Tuesday, March 22, 2011

The Ease & Benefit of Fresh Milled Flour

Some people ask me why I bother grinding my own wheat. Well, aside from the economical aspect (so much cheaper in the long run!), there is the health factor to consider.  

Flour is used in most all baking. Pancakes, breads, muffins, cookies, tortillas, etc, and when a food is used so widely, it is best to make sure it has as much nutrition as possible in it.

Typical, store bought flour or bread is mostly devoid of nutrients, and the nutrients it does have are added artificially, by mandate of the government, because of the manufacturing of the flour. 
This is a good chart showing the nutritional difference between freshly milled flour and store bought flour. 


Nutrient
Whole Wheat Flour
All Purpose Flour*
Total Dietary Fiber
12.2g
2.7g
Calcium
25mg
15mg
Iron
3.6mg
1.2mg
Magnesium
124mg
22mg
Phosphorus
332mg
108mg
Potassium
340mg
107mg
Zinc
2.8mg
0.7mg
Copper
0.4mg
0.1mg
Manganese
4.1mg
0.7mg
Selenium
70.7mg
33.9mg
Thiamin
0.5mg
0.1mg
Riboflavin
0.1mg
0.04mg
Niacin
5.7mg
1.3mg
Pantothenic Acid
0.9mg
0.4mg
Vitamin B6
0.3mg
0.04mg
Folate
43mcg
26mcg
Vitamin E
1mg
0.06mg
Total Fats
1.9g
0.98mg
                                 http://www.healthbanquet.com/whole-wheat-nutrition.html



Your average bag of white flour in the store starts out with a whole grain. They then remove the wheat bran, the middlings, the germ, and the germ oil. What is left is a nutrient deficient calorie that we have acquired a taste for. It is a root cause for many health issues including diabetes, hypoglycemia, and digestive problems.  The four parts that are removed are good for so much! Just take a look.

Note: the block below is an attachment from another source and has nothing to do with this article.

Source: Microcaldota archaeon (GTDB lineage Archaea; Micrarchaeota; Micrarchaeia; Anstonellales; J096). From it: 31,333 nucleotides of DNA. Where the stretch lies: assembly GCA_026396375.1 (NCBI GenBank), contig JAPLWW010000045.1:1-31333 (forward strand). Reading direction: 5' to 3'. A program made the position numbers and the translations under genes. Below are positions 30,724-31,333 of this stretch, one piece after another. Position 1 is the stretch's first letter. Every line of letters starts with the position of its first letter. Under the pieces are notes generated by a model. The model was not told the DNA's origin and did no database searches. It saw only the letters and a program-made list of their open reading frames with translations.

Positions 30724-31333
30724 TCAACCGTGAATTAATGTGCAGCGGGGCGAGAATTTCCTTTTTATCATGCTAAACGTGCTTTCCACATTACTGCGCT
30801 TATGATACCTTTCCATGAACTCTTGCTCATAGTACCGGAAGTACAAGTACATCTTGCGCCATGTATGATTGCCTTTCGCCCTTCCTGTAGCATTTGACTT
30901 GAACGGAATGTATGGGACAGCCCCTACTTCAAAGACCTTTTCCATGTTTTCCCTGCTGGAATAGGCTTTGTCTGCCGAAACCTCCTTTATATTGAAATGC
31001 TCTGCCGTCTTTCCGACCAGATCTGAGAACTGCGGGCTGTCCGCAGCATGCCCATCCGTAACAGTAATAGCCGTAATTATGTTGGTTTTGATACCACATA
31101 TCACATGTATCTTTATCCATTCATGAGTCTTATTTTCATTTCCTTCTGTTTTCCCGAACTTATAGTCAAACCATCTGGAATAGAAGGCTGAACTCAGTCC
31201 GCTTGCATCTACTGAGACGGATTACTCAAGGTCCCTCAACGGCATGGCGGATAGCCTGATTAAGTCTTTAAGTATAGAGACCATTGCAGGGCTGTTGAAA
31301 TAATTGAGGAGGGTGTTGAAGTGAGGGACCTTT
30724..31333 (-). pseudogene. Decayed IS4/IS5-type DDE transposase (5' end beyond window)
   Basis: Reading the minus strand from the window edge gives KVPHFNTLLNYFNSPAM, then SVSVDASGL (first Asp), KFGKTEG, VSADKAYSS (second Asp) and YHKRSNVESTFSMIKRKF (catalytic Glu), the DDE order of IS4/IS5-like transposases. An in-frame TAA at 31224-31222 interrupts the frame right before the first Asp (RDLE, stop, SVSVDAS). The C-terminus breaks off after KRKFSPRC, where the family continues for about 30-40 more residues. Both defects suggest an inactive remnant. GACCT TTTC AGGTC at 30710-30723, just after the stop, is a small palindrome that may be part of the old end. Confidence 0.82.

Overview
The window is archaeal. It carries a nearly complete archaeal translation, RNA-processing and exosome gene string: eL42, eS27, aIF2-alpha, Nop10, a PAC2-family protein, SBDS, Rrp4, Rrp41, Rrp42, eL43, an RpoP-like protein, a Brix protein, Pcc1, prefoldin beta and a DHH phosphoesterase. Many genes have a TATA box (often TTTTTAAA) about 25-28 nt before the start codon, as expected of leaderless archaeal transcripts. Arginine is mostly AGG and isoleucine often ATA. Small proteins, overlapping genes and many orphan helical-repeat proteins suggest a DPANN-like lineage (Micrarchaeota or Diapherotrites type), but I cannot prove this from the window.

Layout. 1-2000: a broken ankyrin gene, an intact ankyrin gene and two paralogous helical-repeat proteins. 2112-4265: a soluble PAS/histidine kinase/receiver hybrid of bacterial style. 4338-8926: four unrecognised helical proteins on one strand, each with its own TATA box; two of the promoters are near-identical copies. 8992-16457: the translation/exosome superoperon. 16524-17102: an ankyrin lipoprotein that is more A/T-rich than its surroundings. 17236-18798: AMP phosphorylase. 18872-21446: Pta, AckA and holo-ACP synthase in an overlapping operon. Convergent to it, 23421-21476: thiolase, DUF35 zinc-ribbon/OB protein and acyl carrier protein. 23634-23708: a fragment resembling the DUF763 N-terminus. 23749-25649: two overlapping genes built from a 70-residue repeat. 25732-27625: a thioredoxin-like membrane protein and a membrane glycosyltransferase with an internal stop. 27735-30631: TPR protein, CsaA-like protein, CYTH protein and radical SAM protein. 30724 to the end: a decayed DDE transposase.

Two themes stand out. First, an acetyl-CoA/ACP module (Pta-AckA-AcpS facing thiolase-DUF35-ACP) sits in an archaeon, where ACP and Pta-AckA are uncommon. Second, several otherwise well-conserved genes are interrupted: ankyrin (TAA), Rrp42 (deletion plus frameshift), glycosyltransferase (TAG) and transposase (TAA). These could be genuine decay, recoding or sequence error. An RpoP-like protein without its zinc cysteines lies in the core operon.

The bran: high fiber, assists the body to more rapidly remove wastes, toxins, and debris from the colon
The middlings: high percentage of minerals and vitamins.
The germ: lowers cholesterol, reduce constipation and digestion problems.
The oil: very high in vitamins

With just the removal of the bran, this white flour is not easily digested. Although this flour is convenient, has a very long shelf life (hello, preservatives) and does bake up good tasting foods, it is devoid of nutrition. Just the commercial milling process results in a loss of  at least 22 of the 26 known vitamins and minerals.

This is an amazing photo depicting the beginning, what is removed, and the end result.





                                         http://www.nutritionlifestyles.com/homemill.htm
Now, I along with a lot (say most) people enjoy fluffy, white breads, cookies, pastries, etc. But just because it tastes good doesn't mean it is good for you. And my entire goal here is to be as healthy as possible, with room for a bit of junk.

So what kind of grains DO I mill?


 Hard red wheat is great for all yeast related cooking. It raises well, and produces a hearty bread.


 Soft white grain is great for cookies, muffins, cakes, etc, and yields a softer pastry. Not to be used in yeast recipes, though! It's my favorite for pie crust.




 The mill I have attaches to my Bosch mixer. Super convenient and grinds about a cup per minute. See? hardly any more work! Maybe an added ten minutes to my entire bake time.





Bosch MUZ7 GM2 Grain Mill



 I still occasionally do bake with refined flours. I'm not an extremest, you know, but I do want to raise a healthy family, and this is just one small switch I'm ok with doing. Baking my very own bread and pastries  with the best flour I can possibly use; fresh milled grains fairly bursting with vitamins, minerals, and the essential nutrients needed to digest it all properly.

Besides, it's an adventure and an education for my kids! Getting the grain, grinding it, mixing and kneading it with other ingredients, raising it, and baking it into whatever we so please. I know where it came from. I know what it contains. Right down to the wheat germ oil. =)

 

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